SANTA FE, N.M. -- Alec Baldwin was handed a loaded weapon by an assistant director who indicated it was safe to use in the moments before the actor fatally shot a cinematographer, court records released Friday show.
The assistant director did not know the prop gun was loaded with live rounds, according to a search warrant filed in a Santa Fe court.
Cinematographer Halyna Hutchins was shot in the chest on the set of a Western starring Baldwin. Director Joel Souza was wounded. The records said he was standing behind her.
The warrant was obtained Friday so that investigators could document the scene at the ranch where the shooting took place. It notes that Baldwin’s blood-stained costume for the film “Rust” was taken as evidence, as was the weapon that was fired.
Investigators also seized other prop guns and ammunition that were being for the film starring Baldwin.
Earlier in the day, Baldwin described the killing as a “tragic accident." He was performing at the time of the shooting, the sheriff's office said. It was unclear how many rounds were fired, and little was known about the weapon.
No immediate charges were filed, and sheriff’s spokesman Juan Rios said Baldwin was permitted to travel.
“He’s a free man,” Rios said.
Images of the 63-year-old actor — known for his roles in “30 Rock” and “The Hunt for Red October” and his impression of former President Donald Trump on “Saturday Night Live” — showed him distraught outside the sheriff’s office on Thursday.
Guns used in making movies are sometimes real weapons that can fire either bullets or blanks, which are gunpowder charges that produce a flash and a bang but no deadly projectile. However, even blanks can eject hot gases and paper or plastic wadding from the barrel that can be lethal at close range. That proved to be the case in the death of an actor in 1984.
In another on-set accident in 1993, the actor Brandon Lee was killed after a bullet was left in a prop gun, and similar shootings have occurred involving stage weapons that were loaded with live rounds.
Gun-safety protocol on sets in the United States has improved since then, said Steven Hall, a veteran director of photography in Britain. But he said one of the riskiest positions to be in is behind the camera because that person is in the line of fire in scenes where an actor appears to point a gun at the audience.
Sheriff’s deputies responded about 2 p.m. to the movie set at the Bonanza Creek Ranch after 911 calls described a person being shot there, Rios said. The ranch has been used in dozens of films, including the recent Tom Hanks Western “News of the World.”
One of Hutchins’ final social media posts was a photo of the “Rust” actors standing together in solidarity with crew members. She belonged to the IATSE union that represents crew members. The union is to vote soon on a new contract with producers after threatening to strike in recent weeks over issues including long hours and on-set safety.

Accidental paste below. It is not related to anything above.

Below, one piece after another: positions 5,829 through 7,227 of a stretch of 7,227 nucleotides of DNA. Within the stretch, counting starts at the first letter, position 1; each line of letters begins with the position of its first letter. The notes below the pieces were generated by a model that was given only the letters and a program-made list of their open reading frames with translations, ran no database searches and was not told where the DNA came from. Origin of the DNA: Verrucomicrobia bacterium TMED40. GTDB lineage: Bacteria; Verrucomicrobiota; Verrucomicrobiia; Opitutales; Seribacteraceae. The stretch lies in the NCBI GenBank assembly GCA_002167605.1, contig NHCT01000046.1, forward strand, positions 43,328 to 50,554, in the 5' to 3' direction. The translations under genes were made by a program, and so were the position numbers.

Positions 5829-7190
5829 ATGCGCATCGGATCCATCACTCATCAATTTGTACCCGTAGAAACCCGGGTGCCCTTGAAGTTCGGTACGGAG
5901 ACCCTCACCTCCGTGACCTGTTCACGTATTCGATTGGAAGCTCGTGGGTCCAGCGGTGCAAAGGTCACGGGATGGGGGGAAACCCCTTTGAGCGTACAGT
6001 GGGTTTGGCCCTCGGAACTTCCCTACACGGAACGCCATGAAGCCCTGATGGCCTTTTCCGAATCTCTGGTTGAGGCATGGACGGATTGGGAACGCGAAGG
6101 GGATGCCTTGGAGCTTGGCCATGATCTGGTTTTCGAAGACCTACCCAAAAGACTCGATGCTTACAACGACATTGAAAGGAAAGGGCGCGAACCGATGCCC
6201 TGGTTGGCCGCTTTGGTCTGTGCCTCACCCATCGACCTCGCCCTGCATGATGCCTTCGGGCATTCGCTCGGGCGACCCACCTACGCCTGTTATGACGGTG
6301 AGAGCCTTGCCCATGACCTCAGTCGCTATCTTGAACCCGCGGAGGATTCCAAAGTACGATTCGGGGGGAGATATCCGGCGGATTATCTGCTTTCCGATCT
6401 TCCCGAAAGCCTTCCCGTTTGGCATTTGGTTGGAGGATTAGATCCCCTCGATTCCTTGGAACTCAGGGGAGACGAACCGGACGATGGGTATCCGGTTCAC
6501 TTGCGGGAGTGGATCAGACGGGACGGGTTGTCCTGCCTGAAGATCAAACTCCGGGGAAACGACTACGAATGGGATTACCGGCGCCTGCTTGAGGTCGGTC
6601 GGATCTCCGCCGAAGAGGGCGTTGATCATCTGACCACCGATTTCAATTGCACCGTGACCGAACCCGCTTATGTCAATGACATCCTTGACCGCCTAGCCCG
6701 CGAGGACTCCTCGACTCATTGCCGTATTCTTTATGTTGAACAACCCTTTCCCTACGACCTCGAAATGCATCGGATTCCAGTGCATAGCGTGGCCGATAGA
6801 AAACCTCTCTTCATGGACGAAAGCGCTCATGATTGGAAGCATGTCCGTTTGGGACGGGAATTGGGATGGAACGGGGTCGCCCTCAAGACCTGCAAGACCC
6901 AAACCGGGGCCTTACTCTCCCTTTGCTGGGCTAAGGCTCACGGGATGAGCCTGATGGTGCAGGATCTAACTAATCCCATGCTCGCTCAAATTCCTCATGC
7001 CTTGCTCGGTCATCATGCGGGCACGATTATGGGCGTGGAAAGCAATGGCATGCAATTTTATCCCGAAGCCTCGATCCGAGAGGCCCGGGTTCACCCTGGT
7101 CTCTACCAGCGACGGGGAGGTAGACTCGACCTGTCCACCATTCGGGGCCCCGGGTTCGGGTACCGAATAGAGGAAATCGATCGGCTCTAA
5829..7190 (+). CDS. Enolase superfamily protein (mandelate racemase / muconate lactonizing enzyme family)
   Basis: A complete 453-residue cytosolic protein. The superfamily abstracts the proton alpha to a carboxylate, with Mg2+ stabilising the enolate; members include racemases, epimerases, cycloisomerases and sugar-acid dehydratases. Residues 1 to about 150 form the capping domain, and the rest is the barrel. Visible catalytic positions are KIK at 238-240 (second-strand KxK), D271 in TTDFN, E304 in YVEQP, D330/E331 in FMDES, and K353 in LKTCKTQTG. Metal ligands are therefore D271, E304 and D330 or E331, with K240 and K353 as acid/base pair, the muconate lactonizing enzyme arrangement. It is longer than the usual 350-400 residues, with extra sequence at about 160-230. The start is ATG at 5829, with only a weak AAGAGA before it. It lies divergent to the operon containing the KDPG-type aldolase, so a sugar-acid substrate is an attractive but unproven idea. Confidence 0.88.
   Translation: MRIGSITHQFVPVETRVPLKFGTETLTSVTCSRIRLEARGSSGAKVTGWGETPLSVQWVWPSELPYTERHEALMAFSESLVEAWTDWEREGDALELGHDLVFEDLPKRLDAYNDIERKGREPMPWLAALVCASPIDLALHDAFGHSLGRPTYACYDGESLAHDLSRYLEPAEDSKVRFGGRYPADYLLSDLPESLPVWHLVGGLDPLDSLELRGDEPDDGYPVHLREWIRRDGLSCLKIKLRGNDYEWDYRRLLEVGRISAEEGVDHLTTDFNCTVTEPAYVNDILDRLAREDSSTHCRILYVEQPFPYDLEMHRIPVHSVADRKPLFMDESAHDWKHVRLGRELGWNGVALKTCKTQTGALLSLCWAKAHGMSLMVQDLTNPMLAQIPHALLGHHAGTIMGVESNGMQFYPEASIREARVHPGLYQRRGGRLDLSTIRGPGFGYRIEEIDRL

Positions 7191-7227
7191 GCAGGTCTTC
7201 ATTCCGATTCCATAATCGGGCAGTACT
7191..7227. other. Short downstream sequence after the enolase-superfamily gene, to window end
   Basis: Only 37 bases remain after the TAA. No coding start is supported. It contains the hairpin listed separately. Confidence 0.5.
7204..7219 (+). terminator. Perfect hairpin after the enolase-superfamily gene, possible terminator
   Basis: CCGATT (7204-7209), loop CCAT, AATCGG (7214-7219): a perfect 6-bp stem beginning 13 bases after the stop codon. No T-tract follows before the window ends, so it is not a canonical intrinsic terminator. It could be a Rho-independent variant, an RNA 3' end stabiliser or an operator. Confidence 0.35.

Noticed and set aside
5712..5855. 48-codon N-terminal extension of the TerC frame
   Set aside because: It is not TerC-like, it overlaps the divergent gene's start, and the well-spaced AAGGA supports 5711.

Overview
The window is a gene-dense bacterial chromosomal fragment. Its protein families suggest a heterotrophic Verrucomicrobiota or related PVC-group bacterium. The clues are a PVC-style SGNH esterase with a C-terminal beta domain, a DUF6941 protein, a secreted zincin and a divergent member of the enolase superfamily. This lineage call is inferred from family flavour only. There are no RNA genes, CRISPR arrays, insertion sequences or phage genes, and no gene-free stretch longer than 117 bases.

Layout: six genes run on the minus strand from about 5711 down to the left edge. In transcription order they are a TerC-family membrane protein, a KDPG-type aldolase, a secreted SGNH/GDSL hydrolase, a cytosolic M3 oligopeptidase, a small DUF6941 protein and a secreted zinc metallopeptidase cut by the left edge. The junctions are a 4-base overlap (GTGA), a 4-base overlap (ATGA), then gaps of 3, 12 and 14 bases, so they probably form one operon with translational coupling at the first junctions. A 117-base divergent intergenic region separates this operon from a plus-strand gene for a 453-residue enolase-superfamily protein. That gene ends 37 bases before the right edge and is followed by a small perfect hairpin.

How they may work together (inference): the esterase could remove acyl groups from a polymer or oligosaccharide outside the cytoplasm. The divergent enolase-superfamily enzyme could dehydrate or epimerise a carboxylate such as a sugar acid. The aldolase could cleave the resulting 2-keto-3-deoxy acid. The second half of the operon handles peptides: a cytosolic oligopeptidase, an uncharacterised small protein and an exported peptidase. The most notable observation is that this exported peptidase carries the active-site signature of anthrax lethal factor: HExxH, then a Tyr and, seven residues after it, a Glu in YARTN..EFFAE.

Hutchins, 42, worked as director of photography on the 2020 action film “Archenemy” starring Joe Manganiello. She was a 2015 graduate of the American Film Institute and was named a “rising star” by American Cinematographer in 2019.
“I’m so sad about losing Halyna. And so infuriated that this could happen on a set,” said “Archenemy” director Adam Egypt Mortimer on Twitter. “She was a brilliant talent who was absolutely committed to art and to film.”
Manganiello called Hutchins “an incredible talent” and “a great person” on his Instagram account. He said he was lucky to have worked with her.
After the shooting, production was halted on “Rust.” The movie is about a 13-year-old boy who is left to fend for himself and his younger brother following the death of their parents in 1880s Kansas, according to the Internet Movie Database website. The teen goes on the run with his long-estranged grandfather (played by Baldwin) after the boy is sentenced to hang for the accidental killing of a local rancher.
Lee, son of martial arts star Bruce Lee, died in 1993 after being hit by a .44-caliber slug while filming a death scene for the movie “The Crow.” The gun was supposed to have fired a blank, but an autopsy turned up a bullet lodged near his spine.
In 1984, actor Jon-Erik Hexum died after shooting himself in the head with a prop gun blank while pretending to play Russian roulette with a .44 Magnum on the set of the television series “Cover Up.”
Such shootings have also happened during historical reenactments. In 2015, an actor staging a historical gunfight in Tombstone, Arizona, was shot and wounded with a live round during a show that was supposed to use blanks.
In Hill City, South Dakota, a tourist town that recreates an Old West experience, three spectators were wounded in 2011 when a re-enactor fired real bullets instead of blanks.
Berry reported from Phoenix. Associated Press writers Jake Coyle and Jocelyn Noveck in New York, Lizzie Knight in London, Yuras Karmanau in Kyiv, Ukraine, and Ryan Pearson in Los Angeles contributed to this report.